What does Meaning@Work signify?
How does the perception of meaning influence organizational performance?

How does the role of meaningful leadership change in the digital world?


Our recent research shows that:

  • 87% of the workforce don't perceive their work as meaningful.
  • 58% of the workforce – especially young talents – prefer a more meaningful job to a higher salary.
  • 54% of the workforce see digitalization as a key driver of Meaning@Work. 
  • Organizations in which employees perceive Meaning@Work are more profitable (+ 21%).

Meaning@Work is an essential root cause of innovation and corporate performance. Digitalization is a massive game-changer in this context, offering huge opportunities as well as pitfalls. Through interaction with an exclusive circle of senior executives and selected young talents, our FLC 2016 speakers discussed questions such as how to synchronize organizational performance and Meaning@Work.


Conference Trailer & Insights from our Project 2016

Thought Leaders

Similar to previous years, a dedicated team of FLI associates spoke with prominent and diverse thought leaders and decision-makers from industry, politics and academia to discover more concretely: What key daily practices and situations create – and on the other hand destroy – meaning and motivation in today’s organizations, particularly in the digital age?

This year, we had the pleasure of speaking to:

Prof. Dr. Dres. h.c. Arnold Picot

Head of the Institute for Information, Organization & Management, Ludwig Maximilian University Munich

Martina Koederitz

CEO of IBM Germany and Manager of the Year 2015

David H. Kim

Executive Director and Pastor of the Center for Faith & Work at Redeemer Presbyterian Church

Peter Zollinger

Head of Impact Research at Globalance Bank

Brad Lomenick

Founder of BLINC, author of The Catalyst Leader & H3 Leadership

Future Lab

The intellectual input of the thought leaders provided the fundament for the interactive workshop among selected business representatives and compiled graduates and alumnis. Facilitated by the MLI Leadership Institute, they developed a common understanding of a future scenario for MEANING@WORK – LEADERSHIP IN TIMES OF DIGITALIZATION. Same as every year, this workshop as central part of the research project unleashed the attending people’s knowledge-pool by an alternation of individual reflection, group breakouts, plenary discussion and voting, following a design-thinking structure.

The findings of the participants are documented as a remarkable learning map on Meaning Making (at the top), presenting the levers through which leadership can influence Meaning@Work.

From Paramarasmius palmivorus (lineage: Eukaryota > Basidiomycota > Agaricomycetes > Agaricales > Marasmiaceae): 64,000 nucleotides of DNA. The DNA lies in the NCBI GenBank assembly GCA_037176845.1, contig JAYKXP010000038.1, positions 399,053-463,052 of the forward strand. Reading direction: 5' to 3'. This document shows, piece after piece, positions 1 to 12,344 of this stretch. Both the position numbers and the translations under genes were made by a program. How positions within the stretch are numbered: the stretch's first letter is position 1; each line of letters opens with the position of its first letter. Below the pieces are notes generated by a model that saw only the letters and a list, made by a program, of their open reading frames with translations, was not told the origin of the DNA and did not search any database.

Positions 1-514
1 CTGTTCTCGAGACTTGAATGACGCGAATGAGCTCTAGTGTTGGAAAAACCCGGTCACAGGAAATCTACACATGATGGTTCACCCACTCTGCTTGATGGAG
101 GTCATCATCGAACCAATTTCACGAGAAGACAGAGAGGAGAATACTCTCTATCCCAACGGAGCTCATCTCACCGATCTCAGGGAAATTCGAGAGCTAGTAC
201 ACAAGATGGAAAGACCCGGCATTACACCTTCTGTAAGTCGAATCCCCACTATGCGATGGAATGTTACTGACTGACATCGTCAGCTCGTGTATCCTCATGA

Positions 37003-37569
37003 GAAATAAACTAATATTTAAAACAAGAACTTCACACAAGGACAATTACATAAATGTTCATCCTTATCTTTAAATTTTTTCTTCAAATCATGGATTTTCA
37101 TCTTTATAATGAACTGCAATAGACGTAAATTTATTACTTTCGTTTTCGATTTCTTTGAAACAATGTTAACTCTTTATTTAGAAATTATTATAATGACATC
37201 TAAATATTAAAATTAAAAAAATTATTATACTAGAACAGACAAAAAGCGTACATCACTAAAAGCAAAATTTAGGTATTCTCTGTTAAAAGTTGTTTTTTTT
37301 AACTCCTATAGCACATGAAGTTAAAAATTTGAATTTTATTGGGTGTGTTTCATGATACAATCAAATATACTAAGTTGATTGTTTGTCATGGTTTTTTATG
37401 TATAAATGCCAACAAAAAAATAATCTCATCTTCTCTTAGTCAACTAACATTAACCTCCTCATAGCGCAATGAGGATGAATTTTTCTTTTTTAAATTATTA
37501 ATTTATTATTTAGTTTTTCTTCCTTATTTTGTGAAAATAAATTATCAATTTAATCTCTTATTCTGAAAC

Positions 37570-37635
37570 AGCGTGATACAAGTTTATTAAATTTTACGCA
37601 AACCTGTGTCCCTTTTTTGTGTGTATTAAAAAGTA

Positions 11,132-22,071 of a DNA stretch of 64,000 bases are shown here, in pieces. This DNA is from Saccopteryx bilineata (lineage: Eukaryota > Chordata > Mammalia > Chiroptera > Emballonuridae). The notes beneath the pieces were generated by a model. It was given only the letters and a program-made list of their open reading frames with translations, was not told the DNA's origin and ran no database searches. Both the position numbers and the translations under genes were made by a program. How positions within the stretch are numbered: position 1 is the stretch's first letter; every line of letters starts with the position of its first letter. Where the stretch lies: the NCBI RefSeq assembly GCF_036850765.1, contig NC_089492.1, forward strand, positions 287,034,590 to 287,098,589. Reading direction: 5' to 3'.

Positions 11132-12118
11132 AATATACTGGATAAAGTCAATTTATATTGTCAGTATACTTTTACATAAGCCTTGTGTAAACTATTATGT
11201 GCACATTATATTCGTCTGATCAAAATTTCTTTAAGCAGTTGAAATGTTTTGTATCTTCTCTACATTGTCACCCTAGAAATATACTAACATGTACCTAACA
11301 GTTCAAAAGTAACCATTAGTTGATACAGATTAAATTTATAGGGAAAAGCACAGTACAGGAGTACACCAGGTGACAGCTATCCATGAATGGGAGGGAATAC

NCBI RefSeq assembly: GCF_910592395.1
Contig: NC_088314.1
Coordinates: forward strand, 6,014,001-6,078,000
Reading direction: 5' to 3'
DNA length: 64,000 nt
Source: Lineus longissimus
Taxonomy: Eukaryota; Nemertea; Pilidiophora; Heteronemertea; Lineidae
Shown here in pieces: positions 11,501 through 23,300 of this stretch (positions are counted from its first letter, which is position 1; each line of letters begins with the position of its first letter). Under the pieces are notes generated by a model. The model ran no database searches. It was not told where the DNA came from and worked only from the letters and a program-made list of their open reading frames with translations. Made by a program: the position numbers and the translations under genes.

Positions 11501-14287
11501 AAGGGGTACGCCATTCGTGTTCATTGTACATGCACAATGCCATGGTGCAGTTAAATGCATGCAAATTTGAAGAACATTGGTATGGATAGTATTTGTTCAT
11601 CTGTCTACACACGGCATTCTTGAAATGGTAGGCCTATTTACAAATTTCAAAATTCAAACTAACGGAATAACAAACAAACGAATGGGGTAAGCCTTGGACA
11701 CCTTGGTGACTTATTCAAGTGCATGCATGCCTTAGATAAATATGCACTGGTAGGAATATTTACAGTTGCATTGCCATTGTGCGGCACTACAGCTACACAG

Insights from the Future Lab


Future of Leadership Conference

The Future of Leadership Conference (FLC) is an interactive English-speaking Think Tank that includes powerful keynote addresses, engaging Leadership Labs and a creative Real-Life Business Simulation. Participants meet in the spirit of global citizenship to investigate and discuss fundamental topics of modern and inspiring leadership.

At the FLC 2016, internationally renowned thought leaders, top executives and decision-makers and brilliant young minds came together to interactively explore how the notion of “Meaning Making” impacts an organization’s success. This cross-generational and interdisciplinary group investigated how the creation and perception of purpose in the digital age impacts future leadership across all industries, both in terms of skills and technology.


The Award


The Future of Leadership Award was born from the conviction that breakthrough ideas driven by exceptional people sometimes really can change the world.

In an open and democratically run vote following extensive discussion of candidates, students identify each year the top 3 Thought Leaders whose ideas influenced the minds and actions of an entire generation.

Last year, Jimmy Wales, the founder of Wikipedia was awarded this prize.

The Future of Leadership Award 2016 was presented to Benson Wereje and Bahati Kanyamanza, co-founders of the refugee organization CIYOTA (Coburwas International Youth Organization to Transform Africa). Without any financial backing, they succeeded in establishing an education and school system which now offers more than 600 young people from areas of Central Africa that are ravaged by civil war the chance of a college degree and study abroad.